Core i7 8700K vs. Ryzen 7 2700X For Vulkan Gaming With Thrones of Britannia
Written by Michael Larabel in Linux Gaming on 11 June 2018. Page 1 of 1. 21 Comments

Published this weekend was a 25-way Linux graphics card comparison for the newest major Linux game release, A Total War Saga: Thrones of Britannia, that was released natively for Linux days ago by Feral Interactive and ported from Direct3D to Vulkan in the process. As a result of premium requests, here are some additional tests for this Linux game when comparing the performance on Intel Core i7 8700K and Ryzen 7 2700X processors.

Similar to past Core i7 8700K vs. Ryzen 7 2700X Linux gaming benchmarks, this is seeing how the performance differentiates between these enthusiast/gaming Intel and AMD processors. With each system, an AMD Radeon RX Vega 64 and GeForce GTX 1080 were tested.

The latest drivers were used on each platform and testing happened with Ubuntu 18.04 LTS x86_64 on the Linux 4.17 kernel. Both CPUs were running at stock speeds, utilizing DDR4-3400 memory, and set to use the performance CPUFreq/P-State frequency scaling governor.

This Thrones of Britannia comparison is very straight-forward so let's get to the numbers. Following the FPS and frame time measurements are also some performance-per-dollar metrics looking at the cost of the combined CPU/GPU combinations. All of the benchmarks were facilitated using the Phoronix Test Suite.

First up was 1080p with low quality settings. The Core i7 8700K was faster than the Ryzen 7 2700X with both graphics cards tested. The RX Vega 64 was 3% faster with the Intel CPU while the GTX 1080 was 11% faster with the i7-8700K over the Ryzen 7 2700X.

What is interesting to note as well is the peak frame time being much higher with the Ryzen CPU too. The peak frame time being higher on Ryzen was found with both graphics cards tested. The RX Vega 64 had a peak frame time of 285 ms on the Intel CPU while on the Ryzen 7 2700X it drifted up to 424 ms, a similar margin was found with the GTX 1080 testing too.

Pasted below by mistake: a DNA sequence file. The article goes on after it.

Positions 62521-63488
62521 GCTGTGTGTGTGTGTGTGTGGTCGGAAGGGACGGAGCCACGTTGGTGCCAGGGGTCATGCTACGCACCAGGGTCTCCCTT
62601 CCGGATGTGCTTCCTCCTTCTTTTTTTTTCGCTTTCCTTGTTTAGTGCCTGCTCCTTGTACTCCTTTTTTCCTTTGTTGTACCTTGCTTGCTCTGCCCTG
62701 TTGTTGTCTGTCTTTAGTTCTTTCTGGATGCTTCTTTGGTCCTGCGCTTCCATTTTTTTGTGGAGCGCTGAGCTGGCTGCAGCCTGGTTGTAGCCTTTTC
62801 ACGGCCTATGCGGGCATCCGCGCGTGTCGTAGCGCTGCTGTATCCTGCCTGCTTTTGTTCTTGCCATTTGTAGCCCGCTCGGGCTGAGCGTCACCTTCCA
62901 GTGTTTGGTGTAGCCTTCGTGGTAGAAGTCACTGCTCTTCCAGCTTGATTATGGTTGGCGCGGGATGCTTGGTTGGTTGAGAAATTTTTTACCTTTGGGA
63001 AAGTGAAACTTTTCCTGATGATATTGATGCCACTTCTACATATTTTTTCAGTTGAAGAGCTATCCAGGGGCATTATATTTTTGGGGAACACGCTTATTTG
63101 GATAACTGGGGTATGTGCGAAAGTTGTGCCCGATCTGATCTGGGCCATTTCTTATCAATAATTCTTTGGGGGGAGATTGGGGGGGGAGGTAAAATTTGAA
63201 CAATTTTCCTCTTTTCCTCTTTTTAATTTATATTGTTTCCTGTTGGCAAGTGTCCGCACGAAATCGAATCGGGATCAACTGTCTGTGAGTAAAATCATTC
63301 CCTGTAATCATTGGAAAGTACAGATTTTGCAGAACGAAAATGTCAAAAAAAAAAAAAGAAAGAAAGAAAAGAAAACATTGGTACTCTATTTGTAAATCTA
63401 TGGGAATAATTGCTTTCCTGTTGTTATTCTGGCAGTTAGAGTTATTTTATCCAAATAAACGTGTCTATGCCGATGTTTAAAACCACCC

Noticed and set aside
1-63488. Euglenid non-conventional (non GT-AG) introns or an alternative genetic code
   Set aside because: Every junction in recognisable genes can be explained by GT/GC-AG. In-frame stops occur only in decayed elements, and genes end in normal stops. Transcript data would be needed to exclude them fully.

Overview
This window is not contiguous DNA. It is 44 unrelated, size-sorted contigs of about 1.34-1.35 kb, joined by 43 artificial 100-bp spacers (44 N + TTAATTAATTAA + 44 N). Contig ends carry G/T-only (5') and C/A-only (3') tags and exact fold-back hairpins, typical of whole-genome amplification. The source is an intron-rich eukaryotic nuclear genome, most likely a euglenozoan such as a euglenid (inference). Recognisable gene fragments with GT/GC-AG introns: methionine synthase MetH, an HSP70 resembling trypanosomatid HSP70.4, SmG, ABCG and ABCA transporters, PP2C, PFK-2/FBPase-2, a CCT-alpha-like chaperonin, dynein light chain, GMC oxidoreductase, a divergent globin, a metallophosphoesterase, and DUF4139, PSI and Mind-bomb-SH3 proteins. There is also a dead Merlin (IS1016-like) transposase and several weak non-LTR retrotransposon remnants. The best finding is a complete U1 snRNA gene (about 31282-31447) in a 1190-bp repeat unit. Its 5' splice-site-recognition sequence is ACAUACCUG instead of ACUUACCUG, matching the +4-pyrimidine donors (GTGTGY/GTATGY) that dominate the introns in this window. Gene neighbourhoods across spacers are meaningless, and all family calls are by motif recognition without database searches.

When running at low quality settings at 1440p, the average frame-rates were similar between the Core i7 and Ryzen 7 processors, but there remained a noticeably higher peak frame time with the AMD Ryzen CPU under both of the graphics cards tested.

When moving up to high quality settings at 1080p, the Core i7 8700K was running much better than the Ryzen 7 2700X: the RX Vega 64 on the Intel CPU was in fact faster than the GTX 1080 on the AMD CPU. The RX Vega 64 was 16% faster with Intel and 18% faster with the NVIDIA GTX 1080 on Intel. The trend also continued with a higher peak frame-time on the Ryzen CPU while the average frame-time was about a 1ms difference.

At 1440p with high quality settings, the Core i7 8700K was still favored over the Ryzen 7 2700X, but by a lesser extent. The GTX 1080 was 12% faster here with the Intel CPU over AMD.

At 1080p with extreme settings, the average frame-rates were similar between the Ryzen 7 2700X and Core i7 8700K with both of the tested graphics cards. However, the maximum frame-rate was higher with Intel CPUs with the GTX 1080 topping out at 122 FPS on the i7-8700K but only 100 FPS with the Ryzen 7. Meanwhile, when it came to frame-times, the Ryzen 7 CPU continued having the highest peak latency on both of the graphics cards tested.

1440p with extreme quality settings had similar average frame-rates between the competing desktop CPUs but with the Intel CPU allowing for a higher peak frame-rate while the Ryzen 7 CPU also had a noticeably higher peak frame time.

Lastly is a look at the performance-per-dollar on these results. The current pricing comes in at $319 USD for the Ryzen 7 2700X, $349 for the Core i7 8700K, the GeForce GTX 1080 Founders Edition for $549, and the Radeon RX Vega 64 at $599.

The combination yielding the best value for Thrones of Britannia on Linux with this new Vulkan-powered game was the Intel Core i7 8700K with GeForce GTX 1080.

If you missed the graphics card comparison from Sunday, see the 25-way GPU benchmark comparison for this latest Vulkan-powered Linux game.

About The Author
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Michael Larabel is the principal author of and founded the site in 2004 with a focus on enriching the Linux hardware experience. Michael has written more than 10,000 articles covering the state of Linux hardware support, Linux performance, graphics drivers, and other topics. Michael is also the lead developer of the Phoronix Test Suite, Phoromatic, and automated benchmarking software. He can be followed via Twitter or contacted via

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